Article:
by Robert G. Yetman, Jr.
Lately, I’ve been hearing from some who’ve read what I have to say about self-defense and keeping it simple, and are, to some degree, challenging me on my opinions. That’s fine, and I welcome the inquiry, especially when it turns to a debate. That’s how we all make progress with respect to ultimately arriving at the best courses of action.
The disagreements center on the idea that a highly-trained self-defense practitioner who has at his disposal multiple techniques to deploy in a real-life street assault situation, is, by definition, going to be far better prepared than the person who has learned only own or two techniques.
The problem with this line of thinking is that it prioritizes intellectual logic over practical reality. Intellectual logic informs us that the greater number of quality techniques we are capable of executing, the better prepared we are to defend ourselves. Practical reality, however, tells us that when we are attacked out of the blue, the parasympathetic nervous system, which is responsible for the “fight or flight” reaction, becomes the dominant influence, and “crowds out” the brain. As much as we would like to say that constant practice makes the execution of multiple techniques easier, the fact is that when you’re attacked, and you have a whole repertoire from which to choose, you still have to manually select which technique(s) you’re going to apply. That is a bad idea for several reasons, but chief among them is a loss of time; the split-second nature of street assaults is such that for you to effectively defend yourself, you just do not have any valuable time to spare pondering what moves you’re going to pull out of your bag of tricks.
I much prefer people deciding on their favorite, most instinctively-used punch and kick, and simply practice those each day, ensuring that they will be deployed as quickly and as powerfully as possible when the time comes to get to business. My advice is that you don’t pick one or two techniques that you think are best, but, rather, choose the technique(s) that you instinctively go to when you feel like you’re about to be in a jam. If you don’t have much (any?) experience fighting as an adult, you can instead choose those you feel most comfortable training when you’re working the heavy bag, and make those “priority” techniques throughout your training. Speaking for myself, while I’m capable of executing a range of techniques with some proficiency, there are a few that simply feel the most natural. The inherent flexibility in my right leg is superior to that in my left leg, and, moreover, kicks with my left leg just don’t feel as comfortable. As a result, while I still train my left leg, I admit that I put a lot more work into training my right. The result is that I have a right leg that can execute a select number of kicks with pretty fair speed and power. Should I need to kick hard and fast, my right leg is the one I’ll use.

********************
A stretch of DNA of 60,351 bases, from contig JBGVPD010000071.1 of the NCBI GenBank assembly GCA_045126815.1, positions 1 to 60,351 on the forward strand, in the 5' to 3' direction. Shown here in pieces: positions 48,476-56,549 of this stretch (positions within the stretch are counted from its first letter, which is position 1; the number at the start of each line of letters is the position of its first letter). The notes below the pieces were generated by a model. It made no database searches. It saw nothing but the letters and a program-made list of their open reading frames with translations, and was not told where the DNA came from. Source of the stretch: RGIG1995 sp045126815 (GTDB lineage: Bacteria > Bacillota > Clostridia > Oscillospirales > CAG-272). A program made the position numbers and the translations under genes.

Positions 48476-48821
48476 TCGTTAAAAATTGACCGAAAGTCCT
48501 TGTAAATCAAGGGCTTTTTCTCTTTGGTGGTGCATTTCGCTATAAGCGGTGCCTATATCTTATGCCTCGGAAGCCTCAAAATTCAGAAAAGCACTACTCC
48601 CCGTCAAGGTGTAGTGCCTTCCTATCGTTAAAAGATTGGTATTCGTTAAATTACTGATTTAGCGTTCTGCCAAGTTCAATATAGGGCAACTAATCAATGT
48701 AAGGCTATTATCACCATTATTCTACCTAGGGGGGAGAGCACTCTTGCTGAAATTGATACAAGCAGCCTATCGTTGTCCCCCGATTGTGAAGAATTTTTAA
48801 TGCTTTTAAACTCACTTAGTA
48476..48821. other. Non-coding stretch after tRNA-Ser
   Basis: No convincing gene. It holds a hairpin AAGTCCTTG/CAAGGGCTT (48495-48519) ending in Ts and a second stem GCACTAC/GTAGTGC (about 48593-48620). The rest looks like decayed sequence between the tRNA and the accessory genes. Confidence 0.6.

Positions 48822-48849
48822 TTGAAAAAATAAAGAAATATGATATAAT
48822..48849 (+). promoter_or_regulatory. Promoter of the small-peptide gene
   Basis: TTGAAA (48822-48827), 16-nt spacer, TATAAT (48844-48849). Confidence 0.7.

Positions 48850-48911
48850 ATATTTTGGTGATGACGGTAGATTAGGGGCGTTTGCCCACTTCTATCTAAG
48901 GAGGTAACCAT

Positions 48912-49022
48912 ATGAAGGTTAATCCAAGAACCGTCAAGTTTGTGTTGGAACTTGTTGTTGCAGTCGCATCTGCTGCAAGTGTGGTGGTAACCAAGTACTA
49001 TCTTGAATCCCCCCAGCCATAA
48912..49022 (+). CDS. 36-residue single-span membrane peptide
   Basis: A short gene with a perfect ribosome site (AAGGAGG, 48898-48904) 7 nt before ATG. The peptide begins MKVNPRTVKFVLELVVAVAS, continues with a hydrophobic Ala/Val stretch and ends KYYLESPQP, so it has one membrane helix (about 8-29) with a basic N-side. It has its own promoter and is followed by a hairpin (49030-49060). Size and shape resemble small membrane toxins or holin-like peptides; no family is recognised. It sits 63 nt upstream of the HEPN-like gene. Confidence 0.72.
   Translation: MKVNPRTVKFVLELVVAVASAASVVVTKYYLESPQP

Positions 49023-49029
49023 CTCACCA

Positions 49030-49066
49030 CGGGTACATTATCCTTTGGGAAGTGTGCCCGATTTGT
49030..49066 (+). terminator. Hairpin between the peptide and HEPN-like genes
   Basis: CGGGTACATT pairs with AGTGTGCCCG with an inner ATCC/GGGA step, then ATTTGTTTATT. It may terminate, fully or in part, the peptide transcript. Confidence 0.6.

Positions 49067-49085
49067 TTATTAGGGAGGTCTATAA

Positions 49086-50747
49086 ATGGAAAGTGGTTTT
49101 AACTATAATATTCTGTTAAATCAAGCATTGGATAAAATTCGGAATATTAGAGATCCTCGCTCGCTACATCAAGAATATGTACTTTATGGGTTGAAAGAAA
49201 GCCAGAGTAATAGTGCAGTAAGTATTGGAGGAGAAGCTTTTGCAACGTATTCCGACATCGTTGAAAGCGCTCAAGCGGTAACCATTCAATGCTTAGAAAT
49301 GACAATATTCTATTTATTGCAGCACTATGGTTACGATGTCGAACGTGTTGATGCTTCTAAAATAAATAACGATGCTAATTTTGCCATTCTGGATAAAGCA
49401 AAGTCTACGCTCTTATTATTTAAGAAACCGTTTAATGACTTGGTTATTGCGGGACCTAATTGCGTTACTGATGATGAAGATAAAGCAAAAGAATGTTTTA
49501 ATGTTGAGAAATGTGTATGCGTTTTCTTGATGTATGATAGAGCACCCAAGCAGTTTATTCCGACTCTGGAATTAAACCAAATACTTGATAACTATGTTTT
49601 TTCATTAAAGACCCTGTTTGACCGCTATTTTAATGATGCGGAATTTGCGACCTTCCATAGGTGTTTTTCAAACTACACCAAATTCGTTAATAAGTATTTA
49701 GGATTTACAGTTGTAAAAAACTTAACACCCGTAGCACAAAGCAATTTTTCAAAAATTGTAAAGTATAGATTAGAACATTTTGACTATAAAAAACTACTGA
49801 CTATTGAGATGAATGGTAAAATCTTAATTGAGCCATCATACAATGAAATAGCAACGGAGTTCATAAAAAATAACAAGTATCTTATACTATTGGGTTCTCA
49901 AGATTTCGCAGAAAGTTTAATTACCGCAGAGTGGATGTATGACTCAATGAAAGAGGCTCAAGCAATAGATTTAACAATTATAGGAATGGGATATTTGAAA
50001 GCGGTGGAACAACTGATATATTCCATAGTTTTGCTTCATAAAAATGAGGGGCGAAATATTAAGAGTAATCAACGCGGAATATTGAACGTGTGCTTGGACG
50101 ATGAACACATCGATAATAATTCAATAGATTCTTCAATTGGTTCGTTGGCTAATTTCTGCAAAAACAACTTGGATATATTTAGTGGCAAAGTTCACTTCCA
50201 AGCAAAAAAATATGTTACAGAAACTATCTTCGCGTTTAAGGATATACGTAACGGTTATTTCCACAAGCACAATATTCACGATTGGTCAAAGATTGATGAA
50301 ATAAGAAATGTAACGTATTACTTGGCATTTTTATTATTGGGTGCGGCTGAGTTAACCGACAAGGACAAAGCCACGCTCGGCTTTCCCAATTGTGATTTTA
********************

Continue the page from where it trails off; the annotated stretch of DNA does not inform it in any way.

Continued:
There is a quote, attributed to Bruce Lee, that goes like this: “I fear not the man who has practiced 10,000 kicks once, but I fear the man who has practiced one kick 10,000 times.” That idea perfectly sums up that about which I’m writing here. The nature of attacks on the street is such that the person who is “armed” with a variety of finely-tuned techniques isn’t armed with as much as likely thinks he is. The ability to punch and kick as hard, and as fast, as you can, is about the best arsenal of unarmed combat weaponry you can possess. With all due respect to the detractors of that notion, I’ve seen enough to know how this works, and if you focus on developing your single best punch or kick, you’ll be about as ready to defend yourself as you can ever be.